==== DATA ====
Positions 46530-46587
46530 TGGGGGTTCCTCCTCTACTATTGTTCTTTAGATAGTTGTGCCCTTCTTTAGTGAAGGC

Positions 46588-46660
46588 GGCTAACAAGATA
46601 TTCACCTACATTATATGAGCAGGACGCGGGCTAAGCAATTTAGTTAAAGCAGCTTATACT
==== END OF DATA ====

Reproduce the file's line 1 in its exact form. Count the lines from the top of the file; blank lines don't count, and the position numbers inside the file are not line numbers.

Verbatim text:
Positions 46530-46587